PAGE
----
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Characterization of Cotton Gin Particulate Matter Emissions—Project Plan
Michael D. Buser, Derek P. Whitelock, J. Clif Boykin, and Gregory A. Holt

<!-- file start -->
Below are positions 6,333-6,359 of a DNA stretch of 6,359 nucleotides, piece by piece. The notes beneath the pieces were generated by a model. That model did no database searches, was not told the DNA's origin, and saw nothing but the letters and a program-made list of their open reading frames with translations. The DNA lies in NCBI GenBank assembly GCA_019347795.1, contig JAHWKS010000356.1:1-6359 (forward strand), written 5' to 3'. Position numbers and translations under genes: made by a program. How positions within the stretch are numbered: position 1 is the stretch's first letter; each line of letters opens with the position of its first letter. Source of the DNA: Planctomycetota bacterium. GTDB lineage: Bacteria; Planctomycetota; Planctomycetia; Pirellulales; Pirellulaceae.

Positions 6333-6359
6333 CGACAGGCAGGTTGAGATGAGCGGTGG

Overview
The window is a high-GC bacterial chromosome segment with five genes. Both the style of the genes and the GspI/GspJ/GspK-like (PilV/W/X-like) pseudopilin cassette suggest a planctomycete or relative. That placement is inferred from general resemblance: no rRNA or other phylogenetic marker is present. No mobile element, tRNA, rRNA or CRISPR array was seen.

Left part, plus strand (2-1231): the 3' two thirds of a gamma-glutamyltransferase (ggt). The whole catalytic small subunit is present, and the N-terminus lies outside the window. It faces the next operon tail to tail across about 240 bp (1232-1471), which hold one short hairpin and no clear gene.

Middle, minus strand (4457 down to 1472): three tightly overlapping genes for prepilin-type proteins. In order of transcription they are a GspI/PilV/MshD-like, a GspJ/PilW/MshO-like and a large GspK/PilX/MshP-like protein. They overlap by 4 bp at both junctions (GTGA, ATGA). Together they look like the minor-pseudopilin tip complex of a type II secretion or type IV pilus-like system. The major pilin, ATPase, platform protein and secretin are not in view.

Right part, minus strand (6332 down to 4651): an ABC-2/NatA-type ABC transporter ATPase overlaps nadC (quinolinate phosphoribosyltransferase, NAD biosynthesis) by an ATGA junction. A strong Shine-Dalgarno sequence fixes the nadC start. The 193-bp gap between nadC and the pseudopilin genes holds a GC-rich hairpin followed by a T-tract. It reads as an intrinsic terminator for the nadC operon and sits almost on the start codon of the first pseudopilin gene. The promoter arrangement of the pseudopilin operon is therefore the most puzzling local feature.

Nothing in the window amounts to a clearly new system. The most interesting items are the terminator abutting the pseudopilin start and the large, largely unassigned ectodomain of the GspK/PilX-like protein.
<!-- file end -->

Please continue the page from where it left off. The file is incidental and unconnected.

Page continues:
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In 2006, the U.S. Environmental Protection Agency implemented a more stringent standard for particulate matter with an effective diameter less than or equal to 2.5 microns (PM2.5). The implementation timeline for this standard will vary by state/district regulatory agency. For example, the San Joaquin Valley Air Pollution Control District has proposed to include cotton gins in their PM2.5 State Implementation Plan under the assumption that the PM2.5 emissions from cotton gins are significant enough to warrant further study and possibly additional control measures above and beyond the current mandate to install enhanced "1D-3D" cyclones on all emission points. All cotton gins across the cotton belt will eventually be impacted by this standard. The primary issues surrounding particulate matter regulations for the cotton ginning industry are: 1) limited or lack of PM2.5 data; 2) potential overprediction of current dispersion models; and 3) effects of sampler errors. The cotton ginners’ associations across the cotton belt, including the National, Texas, Southern, Southeastern, and California associations, have agreed that there is an urgent need to collect gin emission data to address these issues. In response to the gin association’s requests the project outlined in this paper was developed.